Cathy Manchester

Norway, ME Years Investing: 5 Number of Deals in 2004: 6 Career Deals: 20

Units Owned: 22 units and 2 raw land

Areas of Expertise: Fix and flip; residential rental; and seasonal rentals

Real Estate License: Yes

Every investor tells the story about his or her favorite deal. The crown jewel in Cathy Manchester's portfolio is the four-bedroom, two-bathroom oceanfront house with the boarded up windows. The house had gone under contract almost as soon as it hit the market, but the owners didn't want to let anyone do inspections, and so it just sat.

Manchester didn't care. She knew from the location and the size that it was a pearl waiting to be snatched up. She immediately bought it for $499,000 and put $20,000 into rehabs. After the renovations were completed, Manchester began renting out her beach house for $4,000 a week during the summer. But what made the deal even sweeter was that the house was appraised for $750,000, which created a wonderful opportunity to leverage the equity.

"The best part is, I not only have a house that brings in substantial rent during the season, I've got access to a $250,000 equity line," Manchester says. "I use this equity line like cash to buy other properties and flip them."

Manchester swears by equity lines. First, they're fast: no loan approvals, no appraisals, no paperwork. On top of that she saves thousands of dollars in closing costs and fees. Of course, Manchester knows this strategy isn't appropriate for every deal.

"If I'm going to hold a property a long time, I'll get a mortgage. If I'm looking to flip it for quick cash, I won't," she says. "There's no sense taking out a mortgage and paying $2,500 in closing costs and doing all that paperwork if you're going to flip it in less than a year."

The equity line is just one of the creative ways Manchester leverages her properties to squeeze every bit of revenue out of them. For example, she bought a six-unit apartment building that was underutilizing its downtown parking lot. Instead of pushing rents to

Cathy Manchester Realty

their maximum—many of the tenants were elderly and couldn't easily afford it— she concentrated on renting out the 18 underutilized parking spaces for $300 a year each. Another creative move was helping an investor buy an ugly, dated house that no one wanted even though its oceanfront property was gorgeous. She helped the investor buy the house for $270,000 and gift the structure to the fire department for a total tax write-off. Once the fire department had finished its training (which meant they burned it down), the owners cleared away the debris and sold the empty lot for $360,000.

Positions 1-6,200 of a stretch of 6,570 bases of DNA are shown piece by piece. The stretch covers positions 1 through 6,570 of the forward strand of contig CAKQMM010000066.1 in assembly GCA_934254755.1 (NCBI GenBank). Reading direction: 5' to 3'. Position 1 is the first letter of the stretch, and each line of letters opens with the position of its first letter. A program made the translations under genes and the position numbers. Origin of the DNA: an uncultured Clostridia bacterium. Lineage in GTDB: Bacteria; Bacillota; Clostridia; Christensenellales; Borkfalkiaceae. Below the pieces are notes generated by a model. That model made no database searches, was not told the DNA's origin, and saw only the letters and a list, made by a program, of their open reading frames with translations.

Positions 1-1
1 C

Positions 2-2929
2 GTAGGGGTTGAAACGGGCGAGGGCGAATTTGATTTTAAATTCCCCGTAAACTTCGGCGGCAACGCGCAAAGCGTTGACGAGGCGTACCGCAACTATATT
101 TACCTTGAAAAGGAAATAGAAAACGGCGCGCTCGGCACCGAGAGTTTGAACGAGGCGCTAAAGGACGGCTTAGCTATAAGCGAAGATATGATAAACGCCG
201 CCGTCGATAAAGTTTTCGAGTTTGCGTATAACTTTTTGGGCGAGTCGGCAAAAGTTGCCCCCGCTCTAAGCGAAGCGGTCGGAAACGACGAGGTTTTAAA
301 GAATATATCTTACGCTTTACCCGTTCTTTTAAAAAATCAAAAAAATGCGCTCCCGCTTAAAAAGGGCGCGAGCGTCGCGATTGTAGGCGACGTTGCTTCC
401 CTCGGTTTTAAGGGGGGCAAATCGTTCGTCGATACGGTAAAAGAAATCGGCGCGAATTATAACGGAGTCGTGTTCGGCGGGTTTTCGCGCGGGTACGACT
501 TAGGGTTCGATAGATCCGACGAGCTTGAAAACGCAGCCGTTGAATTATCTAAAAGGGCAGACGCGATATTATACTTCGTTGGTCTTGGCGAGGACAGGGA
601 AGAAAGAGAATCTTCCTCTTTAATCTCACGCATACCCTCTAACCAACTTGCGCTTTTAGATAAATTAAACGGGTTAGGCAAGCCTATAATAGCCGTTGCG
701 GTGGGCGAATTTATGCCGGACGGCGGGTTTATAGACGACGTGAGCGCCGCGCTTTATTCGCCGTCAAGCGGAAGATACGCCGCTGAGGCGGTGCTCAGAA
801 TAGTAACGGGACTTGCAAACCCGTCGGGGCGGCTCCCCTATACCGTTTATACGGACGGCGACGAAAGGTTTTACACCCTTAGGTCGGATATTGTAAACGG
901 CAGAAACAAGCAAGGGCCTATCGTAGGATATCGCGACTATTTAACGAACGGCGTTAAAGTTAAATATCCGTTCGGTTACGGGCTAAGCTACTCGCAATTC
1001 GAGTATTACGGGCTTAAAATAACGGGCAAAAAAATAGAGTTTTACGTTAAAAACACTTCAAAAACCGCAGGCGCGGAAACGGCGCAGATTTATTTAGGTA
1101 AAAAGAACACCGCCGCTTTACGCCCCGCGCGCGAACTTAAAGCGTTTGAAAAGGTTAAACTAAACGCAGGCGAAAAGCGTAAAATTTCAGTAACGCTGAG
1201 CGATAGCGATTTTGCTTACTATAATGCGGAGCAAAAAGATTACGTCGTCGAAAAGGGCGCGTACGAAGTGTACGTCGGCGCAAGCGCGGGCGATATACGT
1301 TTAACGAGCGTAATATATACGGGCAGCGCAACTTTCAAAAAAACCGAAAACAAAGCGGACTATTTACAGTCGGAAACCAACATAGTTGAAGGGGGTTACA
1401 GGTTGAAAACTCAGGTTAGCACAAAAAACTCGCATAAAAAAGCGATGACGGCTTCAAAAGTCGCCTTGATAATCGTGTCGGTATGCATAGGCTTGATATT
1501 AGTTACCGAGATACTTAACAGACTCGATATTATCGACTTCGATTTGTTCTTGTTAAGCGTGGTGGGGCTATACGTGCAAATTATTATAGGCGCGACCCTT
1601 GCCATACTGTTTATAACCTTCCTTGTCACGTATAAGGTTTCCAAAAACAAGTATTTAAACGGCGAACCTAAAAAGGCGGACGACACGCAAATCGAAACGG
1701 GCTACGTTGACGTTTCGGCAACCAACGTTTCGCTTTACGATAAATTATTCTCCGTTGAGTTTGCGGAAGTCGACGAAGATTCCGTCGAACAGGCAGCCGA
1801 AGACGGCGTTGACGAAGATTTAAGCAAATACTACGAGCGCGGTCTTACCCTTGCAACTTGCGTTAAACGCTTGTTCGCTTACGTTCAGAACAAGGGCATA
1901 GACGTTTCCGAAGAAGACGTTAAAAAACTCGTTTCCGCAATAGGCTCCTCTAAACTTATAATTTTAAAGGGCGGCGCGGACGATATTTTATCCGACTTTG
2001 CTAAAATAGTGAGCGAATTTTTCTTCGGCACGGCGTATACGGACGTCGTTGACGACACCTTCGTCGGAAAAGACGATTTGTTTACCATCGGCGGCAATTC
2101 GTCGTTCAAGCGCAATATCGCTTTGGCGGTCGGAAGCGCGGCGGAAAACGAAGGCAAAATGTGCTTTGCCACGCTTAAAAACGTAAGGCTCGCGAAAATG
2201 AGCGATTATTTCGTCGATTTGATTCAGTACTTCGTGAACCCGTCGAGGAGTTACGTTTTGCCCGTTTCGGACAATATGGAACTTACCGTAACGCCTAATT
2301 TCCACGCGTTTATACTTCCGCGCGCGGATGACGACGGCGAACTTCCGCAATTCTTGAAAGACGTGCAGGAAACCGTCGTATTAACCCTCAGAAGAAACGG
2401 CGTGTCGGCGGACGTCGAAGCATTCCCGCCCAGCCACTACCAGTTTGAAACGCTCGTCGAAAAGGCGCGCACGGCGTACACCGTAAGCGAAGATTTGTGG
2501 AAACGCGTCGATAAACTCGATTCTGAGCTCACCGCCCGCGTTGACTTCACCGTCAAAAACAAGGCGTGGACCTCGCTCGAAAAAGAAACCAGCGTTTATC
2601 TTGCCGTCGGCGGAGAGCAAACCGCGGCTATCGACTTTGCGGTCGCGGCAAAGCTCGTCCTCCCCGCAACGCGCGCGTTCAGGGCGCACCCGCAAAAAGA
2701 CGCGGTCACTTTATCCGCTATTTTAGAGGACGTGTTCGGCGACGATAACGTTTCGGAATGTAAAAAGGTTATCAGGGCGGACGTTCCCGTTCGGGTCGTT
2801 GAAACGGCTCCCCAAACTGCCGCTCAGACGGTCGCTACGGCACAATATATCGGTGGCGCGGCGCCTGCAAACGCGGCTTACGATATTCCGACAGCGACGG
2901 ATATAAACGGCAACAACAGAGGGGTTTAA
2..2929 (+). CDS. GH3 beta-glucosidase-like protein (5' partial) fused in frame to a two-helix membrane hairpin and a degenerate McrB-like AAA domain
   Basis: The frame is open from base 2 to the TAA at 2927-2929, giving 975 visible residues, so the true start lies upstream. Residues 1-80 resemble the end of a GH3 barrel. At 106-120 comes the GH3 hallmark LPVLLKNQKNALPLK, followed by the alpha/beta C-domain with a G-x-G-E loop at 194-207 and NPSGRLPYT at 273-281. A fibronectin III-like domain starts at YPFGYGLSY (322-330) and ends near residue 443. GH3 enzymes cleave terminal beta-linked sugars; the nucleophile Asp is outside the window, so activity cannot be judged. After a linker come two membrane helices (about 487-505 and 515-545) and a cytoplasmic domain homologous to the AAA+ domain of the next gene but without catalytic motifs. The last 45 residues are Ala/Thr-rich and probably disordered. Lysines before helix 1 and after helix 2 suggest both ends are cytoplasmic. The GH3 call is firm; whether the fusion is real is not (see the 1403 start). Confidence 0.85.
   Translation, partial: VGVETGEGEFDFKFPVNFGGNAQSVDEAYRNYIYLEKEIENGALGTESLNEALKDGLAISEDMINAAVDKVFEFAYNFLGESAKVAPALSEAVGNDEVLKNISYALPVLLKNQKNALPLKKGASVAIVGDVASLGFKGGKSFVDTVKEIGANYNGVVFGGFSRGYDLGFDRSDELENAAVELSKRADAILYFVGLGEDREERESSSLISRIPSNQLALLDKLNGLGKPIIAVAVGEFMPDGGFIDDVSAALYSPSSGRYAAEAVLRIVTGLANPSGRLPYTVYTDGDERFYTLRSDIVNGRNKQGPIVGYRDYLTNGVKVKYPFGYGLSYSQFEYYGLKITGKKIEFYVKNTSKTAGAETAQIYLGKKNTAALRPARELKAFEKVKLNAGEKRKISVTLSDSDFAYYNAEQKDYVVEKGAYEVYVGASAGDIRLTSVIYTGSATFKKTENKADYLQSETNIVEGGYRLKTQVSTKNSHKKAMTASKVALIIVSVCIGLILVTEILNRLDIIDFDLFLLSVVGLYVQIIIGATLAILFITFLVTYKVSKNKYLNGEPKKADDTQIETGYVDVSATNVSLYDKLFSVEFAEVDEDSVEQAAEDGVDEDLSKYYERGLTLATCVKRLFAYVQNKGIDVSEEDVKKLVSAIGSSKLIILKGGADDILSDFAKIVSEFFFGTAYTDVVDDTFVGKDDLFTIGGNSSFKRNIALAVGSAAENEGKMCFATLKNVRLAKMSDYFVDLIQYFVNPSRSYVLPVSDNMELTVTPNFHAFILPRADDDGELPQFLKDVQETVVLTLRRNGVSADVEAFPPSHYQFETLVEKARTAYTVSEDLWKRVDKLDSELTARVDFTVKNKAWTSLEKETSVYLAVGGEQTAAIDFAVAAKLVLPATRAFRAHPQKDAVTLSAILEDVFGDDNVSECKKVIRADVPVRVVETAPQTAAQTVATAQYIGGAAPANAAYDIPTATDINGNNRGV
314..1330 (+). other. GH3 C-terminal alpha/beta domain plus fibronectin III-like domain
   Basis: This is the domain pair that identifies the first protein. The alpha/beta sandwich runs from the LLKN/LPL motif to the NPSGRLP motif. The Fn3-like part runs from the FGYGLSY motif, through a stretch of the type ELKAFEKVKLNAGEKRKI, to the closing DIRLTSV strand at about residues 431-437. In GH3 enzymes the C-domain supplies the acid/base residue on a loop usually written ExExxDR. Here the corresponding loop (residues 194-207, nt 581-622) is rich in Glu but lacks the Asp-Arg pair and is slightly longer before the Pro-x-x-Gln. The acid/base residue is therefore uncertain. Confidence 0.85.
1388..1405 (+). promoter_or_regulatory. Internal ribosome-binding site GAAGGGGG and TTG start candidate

"I just find properties where the numbers aren't great and figure out ways to make them great," she says.

Manchester says her real estate license helps a lot in this regard. Simply taking away the commission, for example, makes flips with slim profit margins a lot more appealing.

"I just bought a single-family house for $142,000 and will sell it for $165,000. Hopefully, I'll do it with no real estate agent other than myself, and of course I bought it with my equity line," she says. "Now, for an investor it wouldn't work. But with no commission and no closing costs, I'll make about $13,000, and for doing nothing other than shuffling some papers around, that's a very minimal risk with a great reward."

Manchester stresses that it doesn't take a license to get the good deals. As an agent, her first priority is helping her clients find the deal of their dreams.

"As an agent, there's nothing better than helping your investor-clients make money," she says.

Manchester says that investing is not all that hard. Her 18-year-old daughter, for example, bought and sold her first property (raw land) for an $11,000 profit. She put that into a condo, which she plans to update and sell for a profit a couple of years down the road. "So here's a young kid who is doing deals while in college," she says. "So it's pretty easy once you focus on doing it."

These days Manchester's life as a successful real estate agent and investor is worlds apart from the 15 years she spent as chief of police in every way but one: she still gets to help people.

"I was really concerned when I got into real estate that it would all be about the money and not about helping people," she says. "But it wasn't! I was totally blown away with what a difference we can make in people's lives. That's what hooked me."

Real Estate 101

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